Epic Vision

Forty years ago tomorrow, photographer Bill Eppridge captured the image that many can't forget: the assassination of Robert F. Kennedy

June 04, 2008|By Christopher T. Assaf | Christopher T. Assaf,Sun reporter

New Milford, Conn. - The kernel was planted in Bill Eppridge's mind while he was studying photojournalism at the University of Missouri.

"Create a photographic epic poem."

Eppridge was taking a history course in the late 1950s taught by the university's poet-in-residence, John Neihardt, who was best known for his 1932 book, Black Elk S peaks, about an Oglala Lakota medicine man who had witnessed Gen. George Custer's defeat at Little Big Horn and the Massacre of Wounded Knee. Outside of class, Eppridge spent a lot of time discussing what Neihardt, the poet laureate of Nebraska and the Plains, called epic poems. He asked Neihardt if he had ever seen a photographic version of an epic poem.

"I have seen a lot, but never really something I would call an epic," the professor told him, Eppridge said.

Forty years ago tomorrow, Eppridge captured what could be described as an epic photo and certainly one of the most famous images in modern American history: A mortally wounded Robert F. Kennedy lying cradled in the arms of an anguished hotel busboy named Juan Romero.

The slow-motion events of that night, June 5, 1968, remained with Eppridge forever.

"Every day I think about it," he said, sitting in a wooden rocking chair as a thunderstorm boomed in the hills surrounding the Connecticut home he shares with his wife, and editor, Adrienne Aurichio. "Bad dreams go away. ... I don't think nightmares ever do."

In 1966, Life magazine assigned Eppridge to cover Kennedy, the 42-year-old New York senator, former U.S. attorney general and brother to assassinated President John F. Kennedy, for a six-month assignment.

"He's a superb photojournalist," Donald M. Wilson, assistant publisher of Life at the time, said of Eppridge. "I worked there for many years, knew all the greats. He was excellent."

In 1968, after Kennedy announced his intention to seek the Democratic nomination for president, Eppridge volunteered to cover his campaign. From state to state, in open limousines and among the throngs of people, the specter of the candidate's brother's tragic death always seemed to accompany them.

Eppridge was in Los Angeles the June evening when Kennedy won the California primary. Inside the Ambassador Hotel that night, he stood directly behind Kennedy and his wife, Ethel, as the candidate gave his victory speech - "now it's on to Chicago" - to a crowded ballroom. Eppridge was in the kitchen, hanging tight to the sparsely protected candidate as he left the ballroom the same way he had entered it. The photographer was not far behind Kennedy when Sirhan Sirhan, a 24-year-old Palestinian whose motives were believed to be tied to Kennedy's support of Israel, fired eight .22-caliber shots. One struck Kennedy in the head. He would die the next day.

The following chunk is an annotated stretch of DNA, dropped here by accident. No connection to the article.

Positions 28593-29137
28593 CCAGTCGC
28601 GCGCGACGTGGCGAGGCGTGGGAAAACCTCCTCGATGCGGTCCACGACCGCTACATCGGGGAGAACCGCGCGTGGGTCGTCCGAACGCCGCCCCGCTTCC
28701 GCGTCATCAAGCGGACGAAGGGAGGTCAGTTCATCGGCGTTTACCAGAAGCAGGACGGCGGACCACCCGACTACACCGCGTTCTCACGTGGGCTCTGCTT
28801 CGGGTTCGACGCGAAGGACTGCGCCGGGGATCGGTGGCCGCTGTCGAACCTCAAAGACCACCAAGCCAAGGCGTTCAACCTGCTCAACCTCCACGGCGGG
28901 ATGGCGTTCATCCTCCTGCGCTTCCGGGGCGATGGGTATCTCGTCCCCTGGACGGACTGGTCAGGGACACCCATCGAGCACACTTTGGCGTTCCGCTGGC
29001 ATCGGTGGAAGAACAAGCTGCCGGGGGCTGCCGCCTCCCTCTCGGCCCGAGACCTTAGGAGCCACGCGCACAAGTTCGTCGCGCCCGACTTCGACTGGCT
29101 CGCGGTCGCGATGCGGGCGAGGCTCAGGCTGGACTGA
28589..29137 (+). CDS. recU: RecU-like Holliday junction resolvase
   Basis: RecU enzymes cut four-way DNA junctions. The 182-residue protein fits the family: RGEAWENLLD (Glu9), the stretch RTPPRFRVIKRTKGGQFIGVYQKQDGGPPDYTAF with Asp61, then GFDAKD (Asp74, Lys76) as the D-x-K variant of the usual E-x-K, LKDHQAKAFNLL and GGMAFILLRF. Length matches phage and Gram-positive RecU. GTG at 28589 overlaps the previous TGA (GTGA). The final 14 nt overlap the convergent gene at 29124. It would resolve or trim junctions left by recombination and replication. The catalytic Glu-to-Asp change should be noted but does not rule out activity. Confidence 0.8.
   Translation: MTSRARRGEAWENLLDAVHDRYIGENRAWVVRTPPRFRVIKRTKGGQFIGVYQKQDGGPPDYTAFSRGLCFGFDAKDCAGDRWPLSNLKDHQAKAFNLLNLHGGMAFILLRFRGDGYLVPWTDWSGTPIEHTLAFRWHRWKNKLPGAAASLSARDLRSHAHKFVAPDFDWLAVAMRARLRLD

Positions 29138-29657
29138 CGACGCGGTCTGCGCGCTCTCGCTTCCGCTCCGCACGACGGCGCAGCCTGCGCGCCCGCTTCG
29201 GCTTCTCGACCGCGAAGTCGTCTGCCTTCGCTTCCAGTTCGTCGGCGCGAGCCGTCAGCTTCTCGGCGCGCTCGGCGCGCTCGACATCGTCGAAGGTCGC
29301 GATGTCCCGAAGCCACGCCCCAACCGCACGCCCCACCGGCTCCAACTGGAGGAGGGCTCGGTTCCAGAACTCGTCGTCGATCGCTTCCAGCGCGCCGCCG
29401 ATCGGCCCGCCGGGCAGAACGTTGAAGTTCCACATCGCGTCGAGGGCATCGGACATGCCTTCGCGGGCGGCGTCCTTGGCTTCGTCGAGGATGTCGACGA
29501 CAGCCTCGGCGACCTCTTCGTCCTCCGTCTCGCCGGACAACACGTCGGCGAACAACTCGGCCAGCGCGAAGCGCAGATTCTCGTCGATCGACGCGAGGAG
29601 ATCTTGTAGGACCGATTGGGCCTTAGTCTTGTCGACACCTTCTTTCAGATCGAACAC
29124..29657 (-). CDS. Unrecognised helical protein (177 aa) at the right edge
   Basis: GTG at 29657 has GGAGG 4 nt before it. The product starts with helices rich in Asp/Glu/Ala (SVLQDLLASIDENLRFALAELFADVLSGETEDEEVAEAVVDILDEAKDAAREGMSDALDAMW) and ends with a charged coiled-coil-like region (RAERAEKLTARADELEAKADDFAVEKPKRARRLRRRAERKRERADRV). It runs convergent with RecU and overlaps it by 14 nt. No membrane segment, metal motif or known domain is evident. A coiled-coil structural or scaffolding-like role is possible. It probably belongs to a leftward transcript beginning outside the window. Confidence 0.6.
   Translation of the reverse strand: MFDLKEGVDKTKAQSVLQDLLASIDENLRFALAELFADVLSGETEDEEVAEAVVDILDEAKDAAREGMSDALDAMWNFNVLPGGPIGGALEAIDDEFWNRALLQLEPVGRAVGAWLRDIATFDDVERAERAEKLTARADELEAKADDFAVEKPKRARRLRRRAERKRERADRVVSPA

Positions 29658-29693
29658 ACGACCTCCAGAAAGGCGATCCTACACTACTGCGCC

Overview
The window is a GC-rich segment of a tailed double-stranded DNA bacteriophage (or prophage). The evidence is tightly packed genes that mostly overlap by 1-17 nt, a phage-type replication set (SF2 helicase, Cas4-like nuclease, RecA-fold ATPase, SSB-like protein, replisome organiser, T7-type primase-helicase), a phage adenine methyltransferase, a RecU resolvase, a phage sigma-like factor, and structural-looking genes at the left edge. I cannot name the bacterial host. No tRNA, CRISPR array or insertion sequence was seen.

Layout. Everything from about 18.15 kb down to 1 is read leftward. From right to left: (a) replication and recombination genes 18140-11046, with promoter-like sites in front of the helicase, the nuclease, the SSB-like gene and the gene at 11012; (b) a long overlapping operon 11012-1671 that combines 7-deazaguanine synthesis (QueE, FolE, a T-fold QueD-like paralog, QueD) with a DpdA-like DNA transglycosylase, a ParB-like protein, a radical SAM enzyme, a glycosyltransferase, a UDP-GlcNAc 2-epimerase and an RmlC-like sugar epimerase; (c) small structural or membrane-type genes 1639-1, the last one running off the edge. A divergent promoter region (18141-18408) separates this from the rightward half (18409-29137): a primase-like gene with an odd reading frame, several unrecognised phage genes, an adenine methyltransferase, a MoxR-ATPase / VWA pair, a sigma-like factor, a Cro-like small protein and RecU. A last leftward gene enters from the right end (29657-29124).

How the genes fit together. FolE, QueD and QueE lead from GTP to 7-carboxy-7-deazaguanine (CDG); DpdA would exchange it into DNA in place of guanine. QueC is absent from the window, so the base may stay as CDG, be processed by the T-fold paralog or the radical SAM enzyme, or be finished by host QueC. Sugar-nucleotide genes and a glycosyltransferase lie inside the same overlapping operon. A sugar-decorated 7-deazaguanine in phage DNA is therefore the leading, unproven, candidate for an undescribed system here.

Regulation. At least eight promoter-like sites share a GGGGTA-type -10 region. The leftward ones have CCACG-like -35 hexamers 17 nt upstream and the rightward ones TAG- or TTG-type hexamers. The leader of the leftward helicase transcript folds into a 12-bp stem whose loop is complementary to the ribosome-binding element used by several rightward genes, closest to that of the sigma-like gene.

"I have been living with this thing 40 years now," Eppridge said. "There's not a day that goes by that I don't think, somehow, about him. Or that campaign. Or the consequences of his assassination."

Eppridge, an avid outdoorsman who had slogged his way through a Vietnam stint and other conflicts for Life, immediately recognized the firecracker pops as gunshots. His thought that they came from a .25-caliber gun was off just a little.

Eppridge pushed himself and CBS cameraman Jim Wilson forward through the small, dense crowd stuffed in the narrow kitchen. He stopped briefly to photograph a wounded Paul Schrade, a United Auto Workers official. Then he continued to push and covered the 12 or so feet to the candidate.

Instinct took over. Emotion, for the moment, repressed. Eppridge crouched at Kennedy's feet, the television light for Wilson's camera eerily illuminating the scene. Bracketing the imprecise exposure, the first two grainy frames of Tri-X black and white film show Romero holding Kennedy's head and looking down at him. In a third frame, backlit and underexposed, Romero looks up. The images after that show the bedlam that erupts.

As he recalls that night, Eppridge sits with a slouch. Steel and titanium rods run through him: He wears a back brace to help with the genetic osteoporosis intensified by years of carrying camera gear and bags. His gaze turns down. He reveals what Kennedy told him and others on the trail.

"There were something like 22,000 Americans killed because that [Vietnam] War didn't end when [Kennedy] said he was going to end it. If he told us once he told us 20 times that 'When, not if, but when I am president, that day the war ends. We're out.'"

In April, Abrams published Eppridge's book, A Time It Was: Bobby Kennedy in the Sixties. He had published an earlier book, Robert Kennedy: The Last Campaign, in 1993 that eventually sold out its 10,000 copies, but the results left him unsatisfied.

"The words really weren't mine," he said of that earlier effort, on the 25th anniversary of Kennedy's death. "I wasn't able to talk too much about what I felt.

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